As the children's birthplaces show they had moved from Lewisham and can be found on the census there in 1871.1871 Census Stanstead Lane, Ryde Cottage, Lewisham, Kent. Frederic T Baker head, aged 43 born 1928, Born Middlesex. Julia Ellen Baker wife, aged 34, born in 1837 Surrey. Frederic T Baker, son aged 13, born in 1858 Middlesex. Ellen F Baker, daughter, aged 11 born in 1860 at Kent. Frances Baker, aged 9, born in 1862, Kent. Alice Baker, aged 7 born in 1864, Kent. Louisa S Baker, aged 5, born in 1866 at, Kent. Belinda Baker, aged 2, born in 1869, Kent. Hilton C K Baker aged 1, born 1870, Kent. Cornelia Collins servant aged 23 born 1848 in Dorset.

Their previous home may be the same street. 1861 Census: 12, Portland Cottages, Stanstead Lane, Lewisham, Kent. Frederic Baker, head, married, aged 33 1828 gun maker, employing 2 men and 1 boy. Born in 1828 in the City of London. Julia E Baker, wife, aged 24 born in 1837 at Walworth, Surrey Frederic J Baker, son, aged 4 born City of London. ?Bridon Ellen F Baker, aged 1 born 1860. Elizabeth Can, house servant, unmarried aged 19 born 1842 in Parish of Warford ?Korsset.

Before that it is likely they lived at St Anne's Parish in the City since this is the birthplace of the eldest child. The family has not yet been discovered on the 1851 census.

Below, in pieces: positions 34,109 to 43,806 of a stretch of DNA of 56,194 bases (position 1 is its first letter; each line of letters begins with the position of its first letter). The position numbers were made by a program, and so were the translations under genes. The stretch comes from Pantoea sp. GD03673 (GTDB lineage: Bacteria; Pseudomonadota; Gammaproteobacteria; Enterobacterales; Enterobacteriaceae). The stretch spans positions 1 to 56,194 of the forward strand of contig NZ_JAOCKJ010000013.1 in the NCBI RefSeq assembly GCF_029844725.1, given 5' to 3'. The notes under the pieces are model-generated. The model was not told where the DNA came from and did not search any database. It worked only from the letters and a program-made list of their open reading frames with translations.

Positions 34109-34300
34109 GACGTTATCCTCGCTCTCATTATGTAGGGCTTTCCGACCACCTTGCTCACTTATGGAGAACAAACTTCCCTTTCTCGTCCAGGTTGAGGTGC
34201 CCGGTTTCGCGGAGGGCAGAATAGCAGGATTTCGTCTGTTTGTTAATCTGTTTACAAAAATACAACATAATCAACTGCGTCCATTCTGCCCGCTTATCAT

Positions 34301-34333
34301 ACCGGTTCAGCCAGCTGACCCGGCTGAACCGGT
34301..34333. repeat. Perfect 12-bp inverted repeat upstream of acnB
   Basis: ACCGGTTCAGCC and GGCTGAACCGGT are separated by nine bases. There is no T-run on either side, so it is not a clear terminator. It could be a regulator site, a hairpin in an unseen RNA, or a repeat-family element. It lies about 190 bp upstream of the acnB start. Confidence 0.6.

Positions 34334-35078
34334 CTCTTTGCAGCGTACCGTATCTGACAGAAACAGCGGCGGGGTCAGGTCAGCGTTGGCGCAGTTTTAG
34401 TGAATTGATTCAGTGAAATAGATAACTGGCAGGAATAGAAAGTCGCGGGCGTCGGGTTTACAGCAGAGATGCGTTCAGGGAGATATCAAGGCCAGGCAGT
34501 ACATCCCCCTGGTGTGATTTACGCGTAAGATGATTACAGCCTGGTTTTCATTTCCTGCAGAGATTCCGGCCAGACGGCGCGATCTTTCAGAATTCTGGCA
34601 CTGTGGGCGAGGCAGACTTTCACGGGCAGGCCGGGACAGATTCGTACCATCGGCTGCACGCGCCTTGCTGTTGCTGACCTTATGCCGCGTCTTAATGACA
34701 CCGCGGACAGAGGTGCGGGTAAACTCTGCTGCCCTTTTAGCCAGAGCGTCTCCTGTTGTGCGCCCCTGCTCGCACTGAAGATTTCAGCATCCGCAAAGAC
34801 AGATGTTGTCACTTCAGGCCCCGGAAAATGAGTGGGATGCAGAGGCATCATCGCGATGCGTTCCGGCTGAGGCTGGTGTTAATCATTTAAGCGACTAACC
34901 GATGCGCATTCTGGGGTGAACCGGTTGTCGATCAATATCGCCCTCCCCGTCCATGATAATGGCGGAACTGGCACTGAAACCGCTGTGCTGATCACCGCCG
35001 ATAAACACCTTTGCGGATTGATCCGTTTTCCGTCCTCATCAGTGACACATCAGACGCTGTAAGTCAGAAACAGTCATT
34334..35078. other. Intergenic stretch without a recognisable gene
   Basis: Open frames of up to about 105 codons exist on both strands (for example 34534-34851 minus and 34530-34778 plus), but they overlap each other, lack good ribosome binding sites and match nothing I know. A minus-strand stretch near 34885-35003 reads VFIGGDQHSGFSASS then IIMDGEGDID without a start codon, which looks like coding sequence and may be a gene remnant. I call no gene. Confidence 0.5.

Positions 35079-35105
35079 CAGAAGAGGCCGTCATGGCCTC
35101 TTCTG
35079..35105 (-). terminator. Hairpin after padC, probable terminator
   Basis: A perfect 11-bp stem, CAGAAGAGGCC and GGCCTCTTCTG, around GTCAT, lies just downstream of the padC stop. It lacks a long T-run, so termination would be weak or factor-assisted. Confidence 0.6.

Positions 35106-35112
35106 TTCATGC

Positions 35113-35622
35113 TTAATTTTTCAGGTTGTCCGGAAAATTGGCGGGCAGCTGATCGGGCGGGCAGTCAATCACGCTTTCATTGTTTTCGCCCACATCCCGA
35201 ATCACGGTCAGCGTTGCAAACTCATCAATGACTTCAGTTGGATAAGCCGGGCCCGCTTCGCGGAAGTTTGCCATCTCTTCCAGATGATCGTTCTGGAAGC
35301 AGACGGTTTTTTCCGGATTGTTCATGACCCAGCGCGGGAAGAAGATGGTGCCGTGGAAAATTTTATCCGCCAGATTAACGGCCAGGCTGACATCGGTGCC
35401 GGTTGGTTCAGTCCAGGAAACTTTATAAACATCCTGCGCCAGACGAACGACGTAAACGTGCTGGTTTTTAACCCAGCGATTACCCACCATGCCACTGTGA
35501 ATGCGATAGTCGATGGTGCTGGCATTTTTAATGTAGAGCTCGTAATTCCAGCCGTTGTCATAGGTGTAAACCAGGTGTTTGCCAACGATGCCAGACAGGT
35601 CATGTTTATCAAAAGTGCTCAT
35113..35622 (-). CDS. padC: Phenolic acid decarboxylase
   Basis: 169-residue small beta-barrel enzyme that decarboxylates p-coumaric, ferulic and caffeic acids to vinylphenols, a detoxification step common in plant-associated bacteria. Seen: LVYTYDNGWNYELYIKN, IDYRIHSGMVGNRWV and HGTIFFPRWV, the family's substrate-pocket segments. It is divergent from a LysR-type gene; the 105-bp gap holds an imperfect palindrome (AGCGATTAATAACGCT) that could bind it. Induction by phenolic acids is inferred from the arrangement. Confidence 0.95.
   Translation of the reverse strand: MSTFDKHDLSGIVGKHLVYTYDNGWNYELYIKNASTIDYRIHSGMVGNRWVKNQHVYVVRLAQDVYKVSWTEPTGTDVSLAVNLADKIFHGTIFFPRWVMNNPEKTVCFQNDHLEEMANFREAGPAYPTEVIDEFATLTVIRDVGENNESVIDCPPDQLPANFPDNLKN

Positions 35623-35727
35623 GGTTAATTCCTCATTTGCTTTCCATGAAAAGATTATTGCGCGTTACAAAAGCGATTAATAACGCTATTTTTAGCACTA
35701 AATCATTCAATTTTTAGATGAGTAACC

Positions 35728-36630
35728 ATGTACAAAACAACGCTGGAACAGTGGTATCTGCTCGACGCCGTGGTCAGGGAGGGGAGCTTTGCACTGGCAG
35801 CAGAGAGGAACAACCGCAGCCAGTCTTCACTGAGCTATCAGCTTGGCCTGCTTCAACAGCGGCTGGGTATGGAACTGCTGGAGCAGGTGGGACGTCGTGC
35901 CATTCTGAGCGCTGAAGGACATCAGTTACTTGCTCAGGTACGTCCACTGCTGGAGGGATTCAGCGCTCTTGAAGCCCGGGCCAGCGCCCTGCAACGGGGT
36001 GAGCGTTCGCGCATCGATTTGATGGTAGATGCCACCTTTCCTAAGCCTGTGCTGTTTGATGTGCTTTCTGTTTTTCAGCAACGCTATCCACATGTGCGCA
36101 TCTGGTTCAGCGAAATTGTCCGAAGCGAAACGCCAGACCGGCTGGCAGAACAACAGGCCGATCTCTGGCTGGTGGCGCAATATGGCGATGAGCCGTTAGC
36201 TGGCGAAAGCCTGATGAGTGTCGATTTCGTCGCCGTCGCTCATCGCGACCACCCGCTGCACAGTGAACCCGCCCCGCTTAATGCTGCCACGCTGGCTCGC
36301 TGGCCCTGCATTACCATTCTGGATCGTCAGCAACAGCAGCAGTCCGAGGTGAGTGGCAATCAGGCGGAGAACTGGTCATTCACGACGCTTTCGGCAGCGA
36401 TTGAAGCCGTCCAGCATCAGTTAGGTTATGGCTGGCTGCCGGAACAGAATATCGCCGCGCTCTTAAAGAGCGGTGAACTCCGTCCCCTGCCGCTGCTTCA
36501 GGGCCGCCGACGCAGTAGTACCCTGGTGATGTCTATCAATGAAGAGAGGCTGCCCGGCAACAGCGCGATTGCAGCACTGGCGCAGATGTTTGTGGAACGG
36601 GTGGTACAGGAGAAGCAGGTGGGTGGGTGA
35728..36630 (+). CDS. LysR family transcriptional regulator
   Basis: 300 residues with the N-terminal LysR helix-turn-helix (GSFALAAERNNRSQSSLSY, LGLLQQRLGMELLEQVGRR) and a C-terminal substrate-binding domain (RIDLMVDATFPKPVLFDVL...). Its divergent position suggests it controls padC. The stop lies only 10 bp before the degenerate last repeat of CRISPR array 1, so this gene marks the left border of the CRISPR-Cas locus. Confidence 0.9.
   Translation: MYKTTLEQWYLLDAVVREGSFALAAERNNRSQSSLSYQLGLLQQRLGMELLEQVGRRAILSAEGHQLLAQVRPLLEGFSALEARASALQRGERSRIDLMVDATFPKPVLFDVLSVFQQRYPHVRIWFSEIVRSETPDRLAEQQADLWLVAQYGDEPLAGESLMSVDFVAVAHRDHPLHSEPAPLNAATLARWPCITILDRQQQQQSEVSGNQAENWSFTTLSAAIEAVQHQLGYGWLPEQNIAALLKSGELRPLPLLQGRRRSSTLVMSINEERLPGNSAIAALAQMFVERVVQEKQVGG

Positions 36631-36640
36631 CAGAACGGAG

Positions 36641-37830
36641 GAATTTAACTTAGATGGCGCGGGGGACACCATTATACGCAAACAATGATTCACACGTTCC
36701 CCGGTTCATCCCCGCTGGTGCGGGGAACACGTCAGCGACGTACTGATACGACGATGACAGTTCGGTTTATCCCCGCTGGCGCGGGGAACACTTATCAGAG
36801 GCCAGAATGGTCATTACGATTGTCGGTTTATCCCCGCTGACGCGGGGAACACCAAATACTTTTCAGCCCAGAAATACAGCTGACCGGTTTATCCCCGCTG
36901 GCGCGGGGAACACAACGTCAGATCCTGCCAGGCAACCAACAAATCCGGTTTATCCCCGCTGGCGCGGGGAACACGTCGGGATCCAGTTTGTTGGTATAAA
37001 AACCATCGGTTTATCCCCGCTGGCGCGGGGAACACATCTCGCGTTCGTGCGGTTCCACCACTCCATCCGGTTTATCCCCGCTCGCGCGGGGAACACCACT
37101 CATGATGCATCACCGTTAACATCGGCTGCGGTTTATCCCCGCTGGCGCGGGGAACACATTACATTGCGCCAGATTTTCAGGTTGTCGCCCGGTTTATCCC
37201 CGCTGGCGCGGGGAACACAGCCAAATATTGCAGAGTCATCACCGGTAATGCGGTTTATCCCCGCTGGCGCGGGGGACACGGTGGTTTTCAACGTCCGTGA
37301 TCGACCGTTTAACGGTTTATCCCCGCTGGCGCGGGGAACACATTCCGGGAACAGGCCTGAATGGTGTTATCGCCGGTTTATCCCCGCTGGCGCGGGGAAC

There were 10 living children in this family. The above family tree is made from the census results and more or less matches Ethel's tree written by her son David. Ethel had a Sophie who may be Sophia. In addition Ehel recalled an Edward but this could be Ernest.

The Bakers were a gun manufacturing family. As can be seen from the following summary of London Street Directories.

Gun Makers

Baker, E. & Son

1850 to 1852 - Size yard, Whitechapel Road 1853 to 1854 -49 Tenter St. E.

1855 to 1860- 7 Union St. Whitechapel

E. Baker, Thomas Kerslake 1850- 34 St James St. S.W.

1851-1852-88 Fleet St. E.C.

1835 to 1836- 88 Fleet St. & Blackhouse Court

1857-88 Fleet St E.C.

Baker, Frederick Thomas

1858 to 1881- 88 Fleet St. E.C.

1882 to 1898- 88 fleet St & 21 Cockspur St. S.W.

1899 to 1900- 88 Fleet St. & 29 Glasshouse St.

Baker Thomas K.

1850 -1 Stonecutter St., E.C. 1851-88 Fleet St.

Ethel's Aunt Julia married the famous music hall artist Ronald Macdonald Hutchisonwhose stage name was Harry Tate. For a film clip click here.
No. 3 Knatchbull Road photographed in 2013. The only double fronted house in this terrace, it stands close to the railway line, and is now divided into three flats.
Frederick T. Bakers wife's maiden name was Brooker. Her father was James Brooker, of Brockley Park, Forest Hill, born 1803, died 1877. He was elected to the Lewisham and Plumstead Districts Metropolitan Board of Works from 1857–1870. He became Chairman of the Lewisham Board of Works.
The notice of Frederick Thomas Baker's bankruptcy was in the Gazette of 7 June 1912. He was residing at 23 Grosvenor Avenue, East Sheen, Surrey.